The Student News Site of Tarrant County College

The Collegian

The Student News Site of Tarrant County College

The Collegian

The Student News Site of Tarrant County College

The Collegian

Career, employment centers help out job searchers

A student uses the career and employment center computer lab to search job listings. The center on every campus provides many resources to job-hunting students. Martina M. Treviño/The Collegian
A student uses the career and employment center computer lab to search job listings. The center on every campus provides many resources to job-hunting students. Martina M. Treviño/The Collegian
A student uses the career and employment center computer lab to search job listings. The center on every campus provides many resources to job-hunting students. Martina M. Treviño/The Collegian
A student uses the career and employment center computer lab to search job listings. The center on every campus provides many resources to job-hunting students. Martina M. Treviño/The Collegian

By Stevi Smith/reporter

Students having trouble finding a job in today’s tough economic times have a resource on campus that can help bridge the gap between them and future employers.

Career and employment centers are located on every TCC campus with career advisers who use a variety of techniques such as career assessment, résumé revision and practice interviews, all free.

Students can set up an appointment by phone or walk in to speak with an adviser and begin the job search process. 

Students will then register with College Central Network, a website that builds connections by working directly with employers.

MyPlan, another website, assesses a student’s personality type, strengths and interests and matches the information with careers best suited for the student.

Students can also find on-campus jobs through the centers.

NE Campus has the only career center with two full-time employees that hold bachelor’s degrees and certifications as Global Career Development Facilitators, senior office assistant Vicki McCleary said.

“Our main focus is using necessary activities that contribute to student and alumni success,” she said. “We also follow the correct guidelines that best benefit students, employers, agencies and district polices.”

To stay current, the center schedules on-campus recruitment with employers and keeps up with career-related publications.

The NE Center has job and agency/volunteer opportunity fairs planned for the fall semester.

The employment centers on NE and SE campuses coordinate service learning, a program that gives students an opportunity to experience volunteer services via classroom activity instructed by faculty.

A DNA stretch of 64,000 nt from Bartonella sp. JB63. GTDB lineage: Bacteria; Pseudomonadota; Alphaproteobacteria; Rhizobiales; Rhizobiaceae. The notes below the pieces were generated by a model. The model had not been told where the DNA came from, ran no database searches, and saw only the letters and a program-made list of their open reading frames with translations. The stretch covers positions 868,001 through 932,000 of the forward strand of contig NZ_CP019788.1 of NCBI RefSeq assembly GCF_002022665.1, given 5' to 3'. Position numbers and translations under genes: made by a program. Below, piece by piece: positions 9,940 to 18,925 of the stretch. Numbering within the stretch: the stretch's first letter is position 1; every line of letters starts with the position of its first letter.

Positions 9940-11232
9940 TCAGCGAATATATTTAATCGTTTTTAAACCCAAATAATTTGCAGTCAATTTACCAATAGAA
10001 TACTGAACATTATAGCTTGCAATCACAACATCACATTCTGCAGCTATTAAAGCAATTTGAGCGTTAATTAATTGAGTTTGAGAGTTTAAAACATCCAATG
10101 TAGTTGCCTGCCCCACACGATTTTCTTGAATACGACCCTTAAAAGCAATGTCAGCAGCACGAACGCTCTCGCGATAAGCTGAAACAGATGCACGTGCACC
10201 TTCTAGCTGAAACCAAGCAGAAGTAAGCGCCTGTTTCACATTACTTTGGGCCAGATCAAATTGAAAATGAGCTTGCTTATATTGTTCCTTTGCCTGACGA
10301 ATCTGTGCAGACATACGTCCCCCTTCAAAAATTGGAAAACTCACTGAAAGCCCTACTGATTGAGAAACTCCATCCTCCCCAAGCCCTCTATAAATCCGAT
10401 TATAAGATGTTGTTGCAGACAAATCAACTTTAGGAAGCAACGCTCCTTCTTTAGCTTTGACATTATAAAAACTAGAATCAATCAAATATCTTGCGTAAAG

“Students who have completed the service learning program will receive a certificate of appreciation, personally signed by our campus president, which looks great on a résumé,” McCleary said.

SE assistant coordinator Gina Maloy explained the importance of service learning and its impact on gaining skills for employment.

“With the help of an instructor, students can volunteer in an area that relates to their major,” she said. “They gain experience beyond the classroom by seeing what a job in their field of study looks like firsthand.”

Maloy founded the Service Learning Intercollegiate Council, which has a conference planned for Nov. 11. The event will feature a collaboration of North Texas college directors, coordinators, faculty and community agencies with a combined goal of enhancing service learning, she said.

Speakers will include Nadinne Cruz of Cruz Consulting and Mary Prentice, New Mexico State University education associate professor.

The SE career center also has an event unique to its campus planned for early October.

“Our pre-job fair will feature a panel of employers who will talk to students about what they are looking for in potential job candidates and are open to answer any questions that students may have concerning the hiring process,” Maloy said.

The TR career center uses interactive activities to facilitate a student’s search for employment.

“We go the extra mile to assist students in reaching out to employers, building connections and giving them more access to jobs that they may have not even been aware of,” coordinator of employment services Kristin Vinson Wright said.

Like some of the other centers, TR career advisers use MyPlan, conduct mock interviewing and help with résumé writing.

This center also has a career closet with a choice of suits students can borrow to look presentable for a job interview, Wright said.

This fall, the TR center has a job fair and a speakers series on its agenda.

Student assistants also work at the career centers and, to qualify, must be enrolled in at least six credit hours for the spring and fall semesters or three credit hours for summer I and summer II.

Yvonne Quevedo, NE student assistant, said she likes helping other students find employment while getting a paycheck.

“I like working as a student assistant because I get to help other students with their résumés and show them to how to create their online profile on CCN,” she said. “I’m also given the flexibility to study when it’s not busy.”

Students can find out more information on TCC’s career and employment centers, including specific locations and hours of operation, by visiting www.tccd.edu/student services/career.html.

Donate to The Collegian

Your donation will support the student journalists of Tarrant County College. Your contribution will allow us to purchase equipment and cover our annual website hosting costs.

More to Discover
Donate to The Collegian